As the government argues, the decision in Padilla appears to be based, not on the conclusion that the recordings in that case had been obtained in violation of the Fourth Amendment, but on a prophylactic rule designed to stamp out a law enforcement technique that the Court viewed as creating an unacceptable risk of abuse. Even assuming for the sake of argument that we have the authority to adopt such a rule2, however, we would not do so. Although Padilla was decided more than a quarter century ago and has not been followed in any other circuit, we are not aware of evidence that the installation of recording devices to monitor meetings attended by a cooperating individual has led to the sort of abuse that the Padilla Court feared. Nor is it intuitively obvious that there is much risk of such abuse. As noted, the Padilla Court feared that law enforcement agents would install electronic devices in a hotel rooms and monitor what occurred "in the hope that some usable conversations with agents would occur." 520 F.2d at 527-28. However, there are numerous reasons to doubt whether law enforcement is likely to find this an alluring strategy.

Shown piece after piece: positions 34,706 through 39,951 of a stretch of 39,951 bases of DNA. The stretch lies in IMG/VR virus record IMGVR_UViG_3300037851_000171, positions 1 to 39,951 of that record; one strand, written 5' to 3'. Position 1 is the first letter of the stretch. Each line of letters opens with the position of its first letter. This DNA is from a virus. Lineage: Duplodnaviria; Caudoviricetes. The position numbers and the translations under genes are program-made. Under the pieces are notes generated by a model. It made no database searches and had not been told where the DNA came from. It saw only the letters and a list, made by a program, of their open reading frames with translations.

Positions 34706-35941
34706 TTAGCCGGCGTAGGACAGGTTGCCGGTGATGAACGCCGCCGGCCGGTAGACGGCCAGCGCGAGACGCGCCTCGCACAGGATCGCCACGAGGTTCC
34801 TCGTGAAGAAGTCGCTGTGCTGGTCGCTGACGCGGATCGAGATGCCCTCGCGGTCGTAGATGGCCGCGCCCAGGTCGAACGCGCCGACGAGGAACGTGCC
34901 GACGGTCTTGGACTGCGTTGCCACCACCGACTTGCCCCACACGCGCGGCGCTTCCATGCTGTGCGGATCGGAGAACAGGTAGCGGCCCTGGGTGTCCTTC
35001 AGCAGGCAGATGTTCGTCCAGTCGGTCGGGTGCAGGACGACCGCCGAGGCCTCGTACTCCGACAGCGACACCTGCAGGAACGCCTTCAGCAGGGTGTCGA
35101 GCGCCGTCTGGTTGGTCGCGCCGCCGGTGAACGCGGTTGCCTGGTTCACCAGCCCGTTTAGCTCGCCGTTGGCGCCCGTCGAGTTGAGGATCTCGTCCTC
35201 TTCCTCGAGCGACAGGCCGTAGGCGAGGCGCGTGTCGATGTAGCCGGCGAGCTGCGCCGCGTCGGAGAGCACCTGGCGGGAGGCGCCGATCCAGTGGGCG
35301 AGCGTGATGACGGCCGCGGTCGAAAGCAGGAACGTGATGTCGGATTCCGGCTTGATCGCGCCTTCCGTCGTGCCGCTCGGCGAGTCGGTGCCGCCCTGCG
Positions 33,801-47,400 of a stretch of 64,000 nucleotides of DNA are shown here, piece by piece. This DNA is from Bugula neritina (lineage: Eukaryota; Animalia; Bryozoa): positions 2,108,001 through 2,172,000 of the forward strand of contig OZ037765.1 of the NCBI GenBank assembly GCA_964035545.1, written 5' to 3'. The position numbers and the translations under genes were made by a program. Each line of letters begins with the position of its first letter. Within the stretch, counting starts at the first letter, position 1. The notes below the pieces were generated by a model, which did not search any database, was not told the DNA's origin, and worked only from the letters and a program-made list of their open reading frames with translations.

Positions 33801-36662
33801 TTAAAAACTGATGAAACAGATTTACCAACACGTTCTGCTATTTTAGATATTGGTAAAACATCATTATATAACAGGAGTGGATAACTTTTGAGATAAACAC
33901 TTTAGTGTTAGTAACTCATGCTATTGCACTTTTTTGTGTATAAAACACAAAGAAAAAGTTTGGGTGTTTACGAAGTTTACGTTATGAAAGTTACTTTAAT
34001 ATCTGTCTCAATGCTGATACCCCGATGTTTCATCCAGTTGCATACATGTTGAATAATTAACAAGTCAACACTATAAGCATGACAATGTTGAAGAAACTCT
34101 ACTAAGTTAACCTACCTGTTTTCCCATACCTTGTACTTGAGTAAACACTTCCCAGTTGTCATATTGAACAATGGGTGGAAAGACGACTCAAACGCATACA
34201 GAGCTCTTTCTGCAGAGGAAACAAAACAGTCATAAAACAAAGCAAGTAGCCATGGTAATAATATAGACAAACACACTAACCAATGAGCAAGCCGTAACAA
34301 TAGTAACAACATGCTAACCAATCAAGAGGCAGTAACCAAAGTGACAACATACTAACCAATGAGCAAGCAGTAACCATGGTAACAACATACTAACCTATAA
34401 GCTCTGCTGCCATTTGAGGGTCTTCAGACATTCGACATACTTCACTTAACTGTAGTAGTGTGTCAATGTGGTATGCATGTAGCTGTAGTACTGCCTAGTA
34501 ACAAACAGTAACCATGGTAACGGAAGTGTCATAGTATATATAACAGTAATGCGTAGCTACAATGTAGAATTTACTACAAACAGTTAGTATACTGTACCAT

First, a person who illegally intercepts wire, oral, or electronic communicates is subject to criminal and civil penalties, see 18 U.S.C. §§ 2511, 2520, and a federal agent who violates the Fourth Amendment may be sued under Bivens v. Six Unknown Fed. Narcotics Agents, 403 U.S. 388 (1971). Second, in order to install a monitoring device, law enforcement authorities or a person cooperating with them must acquire a right to enter the premises, such as by obtaining a warrant or renting the premises in which the device is to be installed. Thus, the Padilla Court's fear that agents might bug "an entire hotel," 520 F.2d at 528, and the fear of the District Court in Shabazz that devices could be placed in a person's home, see 883 F.Supp. at 425, seem misplaced. Third, it is not clear that law enforcement would have much to gain from monitoring conversations that occur when a cooperating individual is not present. A video tape of a conversation generally reveals whether a cooperating individual is present, and without proof of the presence of the cooperating individual, the tape is inadmissible. We do not go so far as to say that there is no risk of the type of abuse that worried that Padilla Court, but the risk is not great enough to justify the holding of the Padilla Court. In the present case, there was no violation of Lee's Fourth Amendment rights. The monitoring devices were installed in the suite's living room at a time when Lee had no expectation of privacy in the premises. There is no evidence that conversations were monitored when Beavers was absent from the room, and Beavers was plainly there at the time of the incriminating meetings shown on the tapes that were introduced at Lee's trial. We are satisfied that the tapes do not depict anything material that Beavers himself was not in a position to hear or see while in the room. Finally, we reject Lee's suggestion that the government was required, before resorting to video surveillance, to demonstrate that less intrusive investigative techniques were unlikely to succeed. Although this requirement applies to monitoring governed by the federal wiretapping statute, 18 U.S.C. § 2518(3)©, that statute does not apply to electronic surveillance conducted with the prior consent of a party to the communication. Similarly, judicial decisions considering a similar requirement in cases involving silent video surveillance conducted without a participant's consent, see United States v. Williams, 124 F.3d 411, 416 & n.5 (3d Cir. 1997), are inapplicable in this context. We therefore reject Lee's argument that the tapes should have been suppressed.